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The grim new face of a visit to the dentist

by Corina Stansbury (2020-06-20)


British dental surgeries finally reopened yesterday — but we can't hope for anything like the service that we knew before the pandemic, dentists are warning.

Patients must expect only very limited treatments, such as emergency repairs, as well as long queues for appointments and spiralling bills for non-NHS care.

And that's if your local surgery actually reopens.

Around half of English dentists say they are remaining shut this week because they don't yet have the required personal protective equipment (PPE) and other anti-viral precautions in place.

All routine UK dental care was suspended 11 weeks ago to help stem the spread of coronavirus.

Since then, only emergency treatment has been available at some 550 Urgent Dental Care 'hubs'.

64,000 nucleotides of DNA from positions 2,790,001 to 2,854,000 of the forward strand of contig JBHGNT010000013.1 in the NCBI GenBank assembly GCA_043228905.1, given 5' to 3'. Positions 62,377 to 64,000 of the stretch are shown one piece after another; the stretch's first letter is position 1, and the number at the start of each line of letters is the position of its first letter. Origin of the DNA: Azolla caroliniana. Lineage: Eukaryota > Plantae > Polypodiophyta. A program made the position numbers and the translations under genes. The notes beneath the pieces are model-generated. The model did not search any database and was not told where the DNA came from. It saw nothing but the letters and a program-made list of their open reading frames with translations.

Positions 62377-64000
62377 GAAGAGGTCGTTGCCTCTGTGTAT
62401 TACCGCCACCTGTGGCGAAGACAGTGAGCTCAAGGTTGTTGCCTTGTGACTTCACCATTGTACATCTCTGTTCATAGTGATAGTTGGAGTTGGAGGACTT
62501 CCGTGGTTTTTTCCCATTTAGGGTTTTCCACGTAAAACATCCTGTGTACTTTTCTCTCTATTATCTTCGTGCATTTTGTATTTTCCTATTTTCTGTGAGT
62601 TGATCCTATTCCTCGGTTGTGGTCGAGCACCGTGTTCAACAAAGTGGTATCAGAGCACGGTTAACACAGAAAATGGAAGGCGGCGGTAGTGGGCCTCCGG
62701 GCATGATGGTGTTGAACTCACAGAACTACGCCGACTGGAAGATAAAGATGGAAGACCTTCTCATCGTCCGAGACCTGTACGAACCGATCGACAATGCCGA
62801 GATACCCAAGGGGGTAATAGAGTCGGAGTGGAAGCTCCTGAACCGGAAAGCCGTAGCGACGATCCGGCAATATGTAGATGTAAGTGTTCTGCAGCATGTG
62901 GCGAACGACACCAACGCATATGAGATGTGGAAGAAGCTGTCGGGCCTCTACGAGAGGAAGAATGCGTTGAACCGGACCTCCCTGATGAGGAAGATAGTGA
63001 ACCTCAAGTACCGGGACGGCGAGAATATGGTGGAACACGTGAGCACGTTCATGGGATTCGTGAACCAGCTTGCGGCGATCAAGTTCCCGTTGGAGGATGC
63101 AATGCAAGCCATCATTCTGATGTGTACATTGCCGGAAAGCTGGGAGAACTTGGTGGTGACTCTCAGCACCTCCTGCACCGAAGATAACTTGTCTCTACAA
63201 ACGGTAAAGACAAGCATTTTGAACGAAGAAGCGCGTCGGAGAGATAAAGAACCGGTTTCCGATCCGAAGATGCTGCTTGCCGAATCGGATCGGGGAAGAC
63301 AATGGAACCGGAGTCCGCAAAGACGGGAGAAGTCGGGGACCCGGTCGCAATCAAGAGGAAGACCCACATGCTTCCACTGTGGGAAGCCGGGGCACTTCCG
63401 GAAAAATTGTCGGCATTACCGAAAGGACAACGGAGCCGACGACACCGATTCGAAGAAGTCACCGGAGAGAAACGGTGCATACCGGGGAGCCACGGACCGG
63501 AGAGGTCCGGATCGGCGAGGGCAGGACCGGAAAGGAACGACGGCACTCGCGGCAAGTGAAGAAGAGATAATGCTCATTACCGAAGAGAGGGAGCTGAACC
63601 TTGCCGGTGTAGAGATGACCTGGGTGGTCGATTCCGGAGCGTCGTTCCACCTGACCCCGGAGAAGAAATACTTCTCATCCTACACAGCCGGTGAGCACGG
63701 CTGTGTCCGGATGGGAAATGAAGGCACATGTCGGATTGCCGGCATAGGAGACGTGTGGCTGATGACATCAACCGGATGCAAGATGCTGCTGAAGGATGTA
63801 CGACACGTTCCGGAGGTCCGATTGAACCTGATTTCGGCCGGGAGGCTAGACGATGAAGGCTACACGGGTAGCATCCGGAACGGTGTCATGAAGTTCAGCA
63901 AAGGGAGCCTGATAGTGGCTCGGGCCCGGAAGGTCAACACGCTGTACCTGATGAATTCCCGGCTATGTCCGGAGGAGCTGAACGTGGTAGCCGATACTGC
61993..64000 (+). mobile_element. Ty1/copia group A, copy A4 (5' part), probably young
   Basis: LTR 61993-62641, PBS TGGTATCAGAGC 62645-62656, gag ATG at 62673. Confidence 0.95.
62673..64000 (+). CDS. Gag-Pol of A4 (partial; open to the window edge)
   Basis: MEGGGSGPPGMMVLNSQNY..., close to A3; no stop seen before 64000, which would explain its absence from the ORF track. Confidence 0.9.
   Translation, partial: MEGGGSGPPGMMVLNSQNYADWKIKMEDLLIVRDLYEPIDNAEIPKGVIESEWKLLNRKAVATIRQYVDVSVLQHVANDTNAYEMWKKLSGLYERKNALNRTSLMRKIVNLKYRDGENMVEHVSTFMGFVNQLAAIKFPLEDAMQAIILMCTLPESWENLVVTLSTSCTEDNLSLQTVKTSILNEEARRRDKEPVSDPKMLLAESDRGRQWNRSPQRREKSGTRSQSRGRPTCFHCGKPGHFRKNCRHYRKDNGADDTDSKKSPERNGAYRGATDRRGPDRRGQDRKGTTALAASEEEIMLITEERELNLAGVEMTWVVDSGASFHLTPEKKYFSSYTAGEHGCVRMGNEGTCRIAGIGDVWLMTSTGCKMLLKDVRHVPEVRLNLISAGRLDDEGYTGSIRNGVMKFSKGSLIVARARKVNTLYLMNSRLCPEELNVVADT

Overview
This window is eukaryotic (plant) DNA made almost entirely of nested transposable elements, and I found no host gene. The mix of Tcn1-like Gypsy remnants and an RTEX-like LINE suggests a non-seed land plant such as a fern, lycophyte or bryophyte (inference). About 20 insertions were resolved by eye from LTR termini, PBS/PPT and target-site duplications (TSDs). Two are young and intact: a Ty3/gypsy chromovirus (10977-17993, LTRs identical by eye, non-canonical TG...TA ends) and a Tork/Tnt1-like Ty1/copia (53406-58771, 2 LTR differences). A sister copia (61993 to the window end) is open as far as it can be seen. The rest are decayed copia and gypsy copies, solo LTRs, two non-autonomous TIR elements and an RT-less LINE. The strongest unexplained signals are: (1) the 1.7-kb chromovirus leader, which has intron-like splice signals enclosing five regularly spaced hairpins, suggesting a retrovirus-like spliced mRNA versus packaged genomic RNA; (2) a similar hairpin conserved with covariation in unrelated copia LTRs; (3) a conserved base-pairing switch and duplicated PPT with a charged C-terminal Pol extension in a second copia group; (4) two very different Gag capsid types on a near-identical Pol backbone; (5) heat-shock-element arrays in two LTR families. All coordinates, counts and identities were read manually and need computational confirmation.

However, as Good Health has reported previously, many patients have been unable to get any treatment during the lockdown and have been left in agony.

British dental surgeries finally reopened yesterday — but we can't hope for anything like the service that we knew before the pandemic, dentists are warning

The Government last week told practices that they could reopen from yesterday — but only if they introduce stringent safety measures.

But many of the UK's 10,000 dental practices say they weren't given enough warning and still lack the necessary PPE to treat patients safely.

To help them, the Department of Health and Social Care has said: 'We are working around the clock to make sure staff have the PPE they need, and we have made further supplies available to the dental sector this week.'

Mick Armstrong, chair of the British Dental Association (BDA), warns: 'Anyone expecting dentistry to magically return this week will find only a skeleton service.'

So what does this mean for you?

IS IT LIKELY MY DENTIST WILL BE REOPENING?

A poll for the BDA of more than 2,000 UK dental practices shows that only around half will reopen this week.

More than 80 per cent of the practices polled say they expect to reopen 'to some level' by the end of June.

The BDA reports that six in ten of its members do not yet have the necessary PPE to resume delivering face-to-face care.